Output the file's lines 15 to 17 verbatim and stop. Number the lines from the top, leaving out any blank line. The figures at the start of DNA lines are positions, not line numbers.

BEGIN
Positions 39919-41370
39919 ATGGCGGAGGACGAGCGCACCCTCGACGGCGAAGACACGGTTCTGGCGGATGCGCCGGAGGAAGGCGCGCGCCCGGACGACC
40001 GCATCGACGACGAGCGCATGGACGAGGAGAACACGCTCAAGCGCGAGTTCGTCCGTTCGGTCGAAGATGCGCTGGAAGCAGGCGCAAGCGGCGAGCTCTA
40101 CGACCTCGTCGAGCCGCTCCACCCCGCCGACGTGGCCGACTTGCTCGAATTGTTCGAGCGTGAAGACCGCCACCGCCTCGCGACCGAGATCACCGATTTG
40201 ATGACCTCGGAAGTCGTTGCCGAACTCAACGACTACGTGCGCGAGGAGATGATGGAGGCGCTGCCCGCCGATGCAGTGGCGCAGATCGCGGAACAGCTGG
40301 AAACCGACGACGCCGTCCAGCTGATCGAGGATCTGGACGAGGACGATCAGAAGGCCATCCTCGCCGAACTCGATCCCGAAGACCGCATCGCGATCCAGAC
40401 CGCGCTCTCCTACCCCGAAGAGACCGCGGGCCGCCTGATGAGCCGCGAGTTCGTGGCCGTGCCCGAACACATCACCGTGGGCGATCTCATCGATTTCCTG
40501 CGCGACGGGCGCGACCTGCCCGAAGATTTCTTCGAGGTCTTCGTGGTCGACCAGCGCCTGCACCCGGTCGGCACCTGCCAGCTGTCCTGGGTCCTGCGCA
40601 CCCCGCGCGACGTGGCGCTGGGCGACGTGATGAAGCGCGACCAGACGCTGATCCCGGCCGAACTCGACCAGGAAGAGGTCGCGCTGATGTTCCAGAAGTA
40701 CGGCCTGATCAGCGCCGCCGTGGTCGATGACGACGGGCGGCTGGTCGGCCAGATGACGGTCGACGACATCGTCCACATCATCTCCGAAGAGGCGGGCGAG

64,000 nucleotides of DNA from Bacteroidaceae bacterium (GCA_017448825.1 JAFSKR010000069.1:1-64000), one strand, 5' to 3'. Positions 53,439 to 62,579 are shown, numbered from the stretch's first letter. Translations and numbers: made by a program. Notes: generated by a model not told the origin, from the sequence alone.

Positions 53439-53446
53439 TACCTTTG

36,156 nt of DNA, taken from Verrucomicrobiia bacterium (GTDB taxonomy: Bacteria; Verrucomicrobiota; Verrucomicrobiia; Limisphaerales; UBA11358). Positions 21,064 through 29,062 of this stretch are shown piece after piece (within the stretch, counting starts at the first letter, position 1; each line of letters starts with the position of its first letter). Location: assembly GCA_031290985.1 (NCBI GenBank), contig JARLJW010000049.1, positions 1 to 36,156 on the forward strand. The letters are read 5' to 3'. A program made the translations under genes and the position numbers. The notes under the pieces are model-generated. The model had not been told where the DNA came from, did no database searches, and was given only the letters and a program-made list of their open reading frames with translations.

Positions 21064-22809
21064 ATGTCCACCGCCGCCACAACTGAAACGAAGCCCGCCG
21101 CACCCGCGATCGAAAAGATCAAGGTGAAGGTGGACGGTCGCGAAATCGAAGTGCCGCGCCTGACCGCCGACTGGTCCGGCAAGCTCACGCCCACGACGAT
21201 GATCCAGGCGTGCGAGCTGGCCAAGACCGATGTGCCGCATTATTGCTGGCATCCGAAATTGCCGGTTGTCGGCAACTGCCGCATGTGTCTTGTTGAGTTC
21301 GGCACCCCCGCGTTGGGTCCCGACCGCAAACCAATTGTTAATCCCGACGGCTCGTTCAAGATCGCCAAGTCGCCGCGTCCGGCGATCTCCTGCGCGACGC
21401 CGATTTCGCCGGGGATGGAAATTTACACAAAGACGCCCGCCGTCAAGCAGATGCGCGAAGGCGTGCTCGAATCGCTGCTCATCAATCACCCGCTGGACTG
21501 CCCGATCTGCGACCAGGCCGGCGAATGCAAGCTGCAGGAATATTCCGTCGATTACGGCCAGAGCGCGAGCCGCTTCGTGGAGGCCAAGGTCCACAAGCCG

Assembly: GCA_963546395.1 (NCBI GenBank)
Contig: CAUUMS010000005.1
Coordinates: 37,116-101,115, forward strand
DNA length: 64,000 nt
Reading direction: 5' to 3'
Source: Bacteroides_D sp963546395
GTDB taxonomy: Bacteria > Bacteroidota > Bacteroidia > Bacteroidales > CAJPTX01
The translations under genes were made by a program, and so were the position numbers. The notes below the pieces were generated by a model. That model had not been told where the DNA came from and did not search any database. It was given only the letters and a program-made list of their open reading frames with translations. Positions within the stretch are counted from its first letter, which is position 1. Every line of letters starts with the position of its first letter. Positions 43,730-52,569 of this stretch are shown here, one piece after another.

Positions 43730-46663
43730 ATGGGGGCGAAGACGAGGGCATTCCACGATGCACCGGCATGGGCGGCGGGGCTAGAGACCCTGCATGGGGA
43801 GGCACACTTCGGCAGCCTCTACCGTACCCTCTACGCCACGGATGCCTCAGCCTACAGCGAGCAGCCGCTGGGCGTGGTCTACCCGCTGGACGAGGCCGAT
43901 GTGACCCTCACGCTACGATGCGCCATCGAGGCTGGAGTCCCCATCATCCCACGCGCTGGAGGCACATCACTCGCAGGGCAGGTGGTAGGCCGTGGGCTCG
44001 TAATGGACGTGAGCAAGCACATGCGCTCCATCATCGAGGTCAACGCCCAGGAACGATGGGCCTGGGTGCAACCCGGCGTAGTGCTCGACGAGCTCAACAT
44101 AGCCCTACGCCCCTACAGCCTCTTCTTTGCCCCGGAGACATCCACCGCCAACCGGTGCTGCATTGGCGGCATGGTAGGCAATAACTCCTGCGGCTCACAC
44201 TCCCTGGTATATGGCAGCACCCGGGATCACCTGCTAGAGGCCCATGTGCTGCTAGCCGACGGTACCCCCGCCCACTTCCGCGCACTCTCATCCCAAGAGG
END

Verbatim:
Positions 21064-22809
21064 ATGTCCACCGCCGCCACAACTGAAACGAAGCCCGCCG
21101 CACCCGCGATCGAAAAGATCAAGGTGAAGGTGGACGGTCGCGAAATCGAAGTGCCGCGCCTGACCGCCGACTGGTCCGGCAAGCTCACGCCCACGACGAT